More than 130 executive employees lacked full security clearances as of November, including ... Don McGahn?

McGahn carries an asterisk: He has a full clearance to view most classified material, including “top secret” documents, but only an interim clearance to handle the utmost secret stuff that includes sensitive compartmented information. Still, how is that possible? He’s the White House counsel! Background checks take time, sure, but he’d naturally go to the front of the line in being vetted and cleared by the FBI due to the importance of his role. So why haven’t they cleared him yet?

Also among those stuck with interim clearances as of three months ago: Ten members of … the National Security Council.

What is happening?

Of those appointees working with interim clearances, 47 of them are in positions that report directly to President Donald Trump. About a quarter of all political appointees in the executive office are working with some form of interim security clearance…

On the National Security Council, 10 of 24 officials listed in the documents — about 42 percent — had only interim security clearances as of November. Those officials listed as working without permanent security clearances include Dina Powell, a deputy national security adviser for strategy who left her post in January. Her replacement, Nadia Schadlow, joined the Trump White House in March 2017 and was still on an interim clearance in mid-November.

Jared Kushner and Ivanka Trump were still on interim clearances to view “top secret” and SCI information as of November. Omarosa, who had direct contact with the president. had no security clearance whatsoever.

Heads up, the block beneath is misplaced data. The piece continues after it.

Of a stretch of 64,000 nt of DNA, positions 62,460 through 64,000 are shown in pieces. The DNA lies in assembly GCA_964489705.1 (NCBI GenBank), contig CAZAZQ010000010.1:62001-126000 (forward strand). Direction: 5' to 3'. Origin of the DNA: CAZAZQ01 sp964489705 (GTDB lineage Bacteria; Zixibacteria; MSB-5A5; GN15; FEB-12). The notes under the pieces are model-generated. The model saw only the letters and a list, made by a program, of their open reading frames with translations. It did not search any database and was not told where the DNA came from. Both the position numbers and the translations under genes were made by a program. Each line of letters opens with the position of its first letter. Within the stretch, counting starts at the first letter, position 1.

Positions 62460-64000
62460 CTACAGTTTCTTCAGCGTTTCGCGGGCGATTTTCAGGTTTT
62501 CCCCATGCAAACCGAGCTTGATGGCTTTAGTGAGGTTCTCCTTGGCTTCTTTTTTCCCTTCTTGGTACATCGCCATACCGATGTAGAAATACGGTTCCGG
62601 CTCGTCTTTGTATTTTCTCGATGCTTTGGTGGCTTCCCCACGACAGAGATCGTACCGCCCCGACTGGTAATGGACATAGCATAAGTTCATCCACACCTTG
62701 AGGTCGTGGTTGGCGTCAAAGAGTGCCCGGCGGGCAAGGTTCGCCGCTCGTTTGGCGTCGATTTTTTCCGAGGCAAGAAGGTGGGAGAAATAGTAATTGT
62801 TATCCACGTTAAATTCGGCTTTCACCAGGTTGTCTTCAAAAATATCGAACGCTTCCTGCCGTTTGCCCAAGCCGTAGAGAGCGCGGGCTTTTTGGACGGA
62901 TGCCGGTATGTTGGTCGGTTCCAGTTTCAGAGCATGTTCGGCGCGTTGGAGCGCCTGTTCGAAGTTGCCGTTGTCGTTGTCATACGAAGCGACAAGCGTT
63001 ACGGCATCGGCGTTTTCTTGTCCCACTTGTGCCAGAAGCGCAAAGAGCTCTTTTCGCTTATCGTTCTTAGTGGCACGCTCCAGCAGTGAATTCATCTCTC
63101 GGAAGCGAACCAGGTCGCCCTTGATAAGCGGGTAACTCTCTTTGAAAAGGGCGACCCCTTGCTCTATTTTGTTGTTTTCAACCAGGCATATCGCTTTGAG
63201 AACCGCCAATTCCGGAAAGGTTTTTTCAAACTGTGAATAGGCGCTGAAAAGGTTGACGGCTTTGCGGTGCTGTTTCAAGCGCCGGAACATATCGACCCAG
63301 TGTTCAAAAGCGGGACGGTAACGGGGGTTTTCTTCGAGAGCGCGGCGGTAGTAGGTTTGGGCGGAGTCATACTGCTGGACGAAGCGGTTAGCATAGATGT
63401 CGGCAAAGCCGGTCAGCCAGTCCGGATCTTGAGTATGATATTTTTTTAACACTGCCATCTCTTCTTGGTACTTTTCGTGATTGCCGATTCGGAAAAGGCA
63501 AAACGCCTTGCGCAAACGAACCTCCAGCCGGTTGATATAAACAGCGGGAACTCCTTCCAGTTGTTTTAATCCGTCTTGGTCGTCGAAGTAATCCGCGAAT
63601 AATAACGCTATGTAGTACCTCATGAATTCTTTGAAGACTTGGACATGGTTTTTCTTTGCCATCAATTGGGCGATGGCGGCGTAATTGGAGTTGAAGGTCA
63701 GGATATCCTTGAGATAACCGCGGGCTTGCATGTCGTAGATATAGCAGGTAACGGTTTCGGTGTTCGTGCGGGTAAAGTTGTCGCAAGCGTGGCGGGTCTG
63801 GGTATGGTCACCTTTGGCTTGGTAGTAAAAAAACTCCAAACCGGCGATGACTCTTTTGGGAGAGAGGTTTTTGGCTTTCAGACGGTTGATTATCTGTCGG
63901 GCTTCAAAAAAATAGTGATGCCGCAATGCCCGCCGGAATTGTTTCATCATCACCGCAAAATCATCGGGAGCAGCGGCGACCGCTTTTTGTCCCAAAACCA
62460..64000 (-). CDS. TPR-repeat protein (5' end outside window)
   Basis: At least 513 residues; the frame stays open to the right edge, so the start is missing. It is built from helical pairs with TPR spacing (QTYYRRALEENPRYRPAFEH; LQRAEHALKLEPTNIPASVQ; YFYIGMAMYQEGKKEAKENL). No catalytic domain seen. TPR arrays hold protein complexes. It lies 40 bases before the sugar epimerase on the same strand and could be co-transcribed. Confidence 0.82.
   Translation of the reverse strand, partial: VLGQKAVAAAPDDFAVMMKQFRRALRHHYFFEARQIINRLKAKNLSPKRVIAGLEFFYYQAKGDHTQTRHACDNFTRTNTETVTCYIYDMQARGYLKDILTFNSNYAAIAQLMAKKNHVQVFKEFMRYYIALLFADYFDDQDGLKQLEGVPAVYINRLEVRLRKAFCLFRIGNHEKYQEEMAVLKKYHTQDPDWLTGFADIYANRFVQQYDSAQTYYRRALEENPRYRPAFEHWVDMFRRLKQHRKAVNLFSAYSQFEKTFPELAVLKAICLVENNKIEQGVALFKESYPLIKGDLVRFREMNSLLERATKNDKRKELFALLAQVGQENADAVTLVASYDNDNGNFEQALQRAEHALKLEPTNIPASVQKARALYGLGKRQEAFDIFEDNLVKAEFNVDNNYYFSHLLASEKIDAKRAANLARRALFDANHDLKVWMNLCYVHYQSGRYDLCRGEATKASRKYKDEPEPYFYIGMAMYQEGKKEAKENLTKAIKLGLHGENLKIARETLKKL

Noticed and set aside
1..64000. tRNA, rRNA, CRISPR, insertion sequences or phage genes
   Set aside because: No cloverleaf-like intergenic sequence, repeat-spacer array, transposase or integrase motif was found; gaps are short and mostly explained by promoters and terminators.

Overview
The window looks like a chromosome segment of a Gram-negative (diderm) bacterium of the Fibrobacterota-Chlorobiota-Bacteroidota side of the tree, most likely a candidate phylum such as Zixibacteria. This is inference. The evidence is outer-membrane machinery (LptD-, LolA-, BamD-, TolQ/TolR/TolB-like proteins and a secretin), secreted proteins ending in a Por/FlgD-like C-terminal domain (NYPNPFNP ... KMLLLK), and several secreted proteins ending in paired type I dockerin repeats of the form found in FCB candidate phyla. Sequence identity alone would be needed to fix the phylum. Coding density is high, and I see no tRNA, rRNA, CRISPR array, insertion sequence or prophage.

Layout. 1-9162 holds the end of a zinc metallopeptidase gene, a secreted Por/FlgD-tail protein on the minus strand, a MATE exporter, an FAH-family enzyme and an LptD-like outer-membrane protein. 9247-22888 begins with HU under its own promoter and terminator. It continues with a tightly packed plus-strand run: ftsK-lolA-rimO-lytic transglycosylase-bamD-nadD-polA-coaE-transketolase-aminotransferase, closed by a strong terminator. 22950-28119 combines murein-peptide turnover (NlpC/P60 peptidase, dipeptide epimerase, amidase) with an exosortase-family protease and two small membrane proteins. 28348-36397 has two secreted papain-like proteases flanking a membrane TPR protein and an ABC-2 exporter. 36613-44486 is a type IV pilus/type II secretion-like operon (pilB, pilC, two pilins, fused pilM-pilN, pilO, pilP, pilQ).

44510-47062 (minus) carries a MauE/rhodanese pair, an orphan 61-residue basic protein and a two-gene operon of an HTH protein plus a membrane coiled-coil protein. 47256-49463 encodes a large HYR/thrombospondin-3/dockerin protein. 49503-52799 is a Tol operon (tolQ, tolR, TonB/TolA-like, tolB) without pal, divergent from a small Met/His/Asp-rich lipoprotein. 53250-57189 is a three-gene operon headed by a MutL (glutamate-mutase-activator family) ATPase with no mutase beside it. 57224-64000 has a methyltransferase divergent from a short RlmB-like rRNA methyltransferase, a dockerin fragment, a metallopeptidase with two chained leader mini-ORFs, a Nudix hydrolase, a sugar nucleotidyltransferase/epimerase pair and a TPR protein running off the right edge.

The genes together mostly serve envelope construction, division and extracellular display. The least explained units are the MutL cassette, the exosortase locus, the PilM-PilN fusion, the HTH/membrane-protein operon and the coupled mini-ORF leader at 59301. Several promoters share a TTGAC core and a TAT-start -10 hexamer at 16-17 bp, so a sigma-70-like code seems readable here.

Ah, well, it’s just bureaucracy, right? There’s a backlog in processing clearances and the Trump administration started slow, trashing Chris Christie’s transition plan after the election and starting from scratch. Plus, the Trump White House is chock full of rich people like Jared, Ivanka, and Gary Cohn who have all sorts of foreign contacts and business ties from their private-sector careers. That’s going to take time.

Or is it? Cohn, a Goldman Sachs executive, already had full clearance by November, notes CNN. And various officials from past administrations, who are used to dealing with federal bureaucracy in granting clearances, find the delays here abnormal. Republican Mike Rogers, who used to chair the House Intel Committee, called it “unusual.” An Obama administration official remembered to NBC that it took a long time for some people to get cleared during O’s presidency but not *this* long, calling it a “big flag” that uppermost officials like McGahn and Kushner are still waiting. As of November, there were no fewer than 34 people in the executive office who’d been with Trump since Inauguration Day, now more than a year ago, who were still waiting for full clearances — among them “a special assistant to the president for national security affairs and the National Security Council’s senior director for international cybersecurity,” per CNN.

Neal Katyal, a former solicitor general for Obama, can’t believe it:

Anyone out there familiar with the clearance process want to chip in with a non-ominous explanation for these delays, especially for Trump’s inner circle? I can buy the idea of a long backlog for lower-ranking officials but obviously it’s crucially important for national security that the people closest to the president, with access to the most sensitive intelligence, be at low risk for blackmail. The FBI would want to clear them expeditiously, I assume, and yet several were still without full clearance 10 months into Trump’s presidency. That’s risking a catastrophic security breach. What could explain the delay? Apart, I mean, from the FBI flatly refusing to clear certain people due to concerns about things they’ve found in background checks.

One thought: Kelly has taken most of the heat for ignoring Rob Porter’s inability to obtain a full clearance but McGahn himself had a huge role in that. A WaPo story last week pointed to Jared Kushner as a possible explanation. If Jared could operate on an interim clearance, McGahn’s office supposedly reasoned, how could they tell Porter that he couldn’t? After reading the NBC and CNN stories this morning, though, I wonder if it had anything to do with Kushner. Maybe it was McGahn’s own interim status that led him and his deputies to look the other way at Porter. After all, if they fired Porter for the hold-up in being cleared and then it came out that McGahn himself hadn’t been fully cleared for SCI material yet, what would they say?